Wandering around an empty bookshop at night is exactly as romantic – in the literary sense of the word – as you might imagine. The walls are stacked floor to ceiling with books, and the red tiled floors (no doubt this convenient colour has hidden many a Tumbleweed’s red wine spillage over the years) are cracked in places, but have been polished smooth by thousands of footsteps. Each room in the shop has its own personality.
There’s the piano room, which houses non-fiction books. During opening hours, amateur and practiced musicians alike will come in to play the out-of-tune piano, to an audience of whoever happens to be in a room at that particular time. Sit on one of the couches reading for long enough and you will undoubtedly hear the musical score to the French film Amelie. Come back night after night, and you might eventually be surprised by an impromptu concert from students at the nearby Sorbonne, whispering huskily over a subdued guitar, reminiscent of Françoise Hardy.
Next to the piano room, is the poetry nook. A ‘day bed’ for sitting and reading (a Tumbleweed’s real bed at night) is framed by dark red velvet curtains, and edged by a mirror wall. The mirror, stained and tarnished, is completely obscured by the notes people have stuck to it over the years; love letters, mostly. Love letters to past and future selves, love letters to the bookshop, love letters to literature, and love letters to actual lovers.
Further onwards is the library room. A writing desk and an old chair, with slashed upholstering, sits right in front of the window with a view onto the Left Bank of the Seine. An only-sometimes-working typewriter is placed at the centre of the table – it feels like something of a performance space for solitary writers, an invitation to bash out as many words as you dare in public.
And everywhere throughout the shop, the walls are painted with the quotes and pictures of literary figures; stylised portraits of Ernest Hemingway, Djuna Barnes, F. Scott Fitzgerald and more. Above one doorway, a collection of children’s book characters peer out from behind novels, Alice tea-partying next to a creature from Where The Wild Things Are.
Painstakingly painted up each step of the staircase, a Hafiz poem: “I wish I could show you when you are lonely or in darkness the astonishing light of your own being.”
Large, bold letters across a step as you enter the store declare: “Live for humanity.” (It’s a socialist utopia masquerading as a bookstore, remember.)
And then in the circular fiction room, a small strip of text is sticky-taped to a shelf near Vonnegut’s novels: “If this isn’t nice, what is?”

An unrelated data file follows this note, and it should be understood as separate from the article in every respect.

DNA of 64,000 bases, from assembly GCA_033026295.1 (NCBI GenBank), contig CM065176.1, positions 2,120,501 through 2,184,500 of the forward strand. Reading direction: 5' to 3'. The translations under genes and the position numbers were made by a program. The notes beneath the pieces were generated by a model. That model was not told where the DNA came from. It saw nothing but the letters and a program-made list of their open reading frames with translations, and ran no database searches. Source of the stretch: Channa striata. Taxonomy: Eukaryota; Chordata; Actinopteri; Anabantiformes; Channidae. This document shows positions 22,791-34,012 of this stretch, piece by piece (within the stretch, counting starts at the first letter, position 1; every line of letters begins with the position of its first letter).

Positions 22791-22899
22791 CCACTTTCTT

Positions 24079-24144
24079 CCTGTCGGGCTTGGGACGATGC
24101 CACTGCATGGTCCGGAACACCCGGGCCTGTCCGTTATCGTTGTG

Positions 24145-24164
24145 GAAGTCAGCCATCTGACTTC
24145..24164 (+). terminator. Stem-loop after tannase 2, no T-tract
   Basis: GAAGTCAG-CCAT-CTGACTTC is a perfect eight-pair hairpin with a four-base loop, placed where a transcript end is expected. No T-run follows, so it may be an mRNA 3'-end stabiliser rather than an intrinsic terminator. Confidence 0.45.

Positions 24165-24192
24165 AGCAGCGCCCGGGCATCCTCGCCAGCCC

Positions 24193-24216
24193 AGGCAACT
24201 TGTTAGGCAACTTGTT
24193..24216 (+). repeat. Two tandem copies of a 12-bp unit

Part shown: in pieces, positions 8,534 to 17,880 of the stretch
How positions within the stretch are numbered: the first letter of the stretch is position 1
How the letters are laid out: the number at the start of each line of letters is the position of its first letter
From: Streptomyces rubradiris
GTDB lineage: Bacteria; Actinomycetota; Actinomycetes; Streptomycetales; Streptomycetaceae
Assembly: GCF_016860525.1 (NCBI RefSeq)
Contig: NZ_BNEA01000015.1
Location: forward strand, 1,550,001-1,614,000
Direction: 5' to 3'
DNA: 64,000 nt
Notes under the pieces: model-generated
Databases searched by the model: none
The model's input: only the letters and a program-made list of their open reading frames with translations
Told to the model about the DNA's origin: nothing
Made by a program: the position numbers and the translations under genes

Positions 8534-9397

I agree, Vonnegut.
I spent only two weeks sleeping at Shakespeare and Company – other Tumbleweeds have stayed much longer, and others less – but in just two weeks I met a rotating cast of interesting, earnest, passionate young writers who impressed and intimidated me in equal measure. Every person you meet is on their own journey; looking for inspiration, looking to extend the boundaries of their life.
The tumbleweed is a perfect metaphor for what goes on in the shop, and not just because the youths who reel through are usually travelling far and wide. A tumbleweed – in the plant sense, not the sleeping-in-a-bookshop-drinking-wine sense – is rootless matter rolling through the landscape. It relies on the support of the wind – helping hands. It drops seeds as it goes, spawning new life – new thoughts taking hold.
Sleeping in Shakespeare and Company, you can’t help but be inspired. It’s as if the words waiting inside the books on the shelves sneak off their pages in the dead of the night, and madly batter themselves against your skull. You read your book a day, or try to; you work on your writing project, when you’re not drinking wine on the banks of the Seine; you have earnest discussions with the other Tumbleweeds about literature, and also genre fiction, and also Scandinavian refugee policies, and probably also Kim Kardashian and the politics of body hair; and you absorb the mythology of the bookshop through your skin.
This is the beauty of Tumbleweeding. You put down roots for only a moment, and soak up what Paris has to offer in its soil: the literary history, the ongoing tradition of supporting cultural endeavours, the stories of the 30,000 wanderers who have been in this bookshop before you. You soak up as much as you can. And then you drift on.
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Feature image c/o Heather Anne Campbell, Flickr. This post originally appeared on Geckos Tales.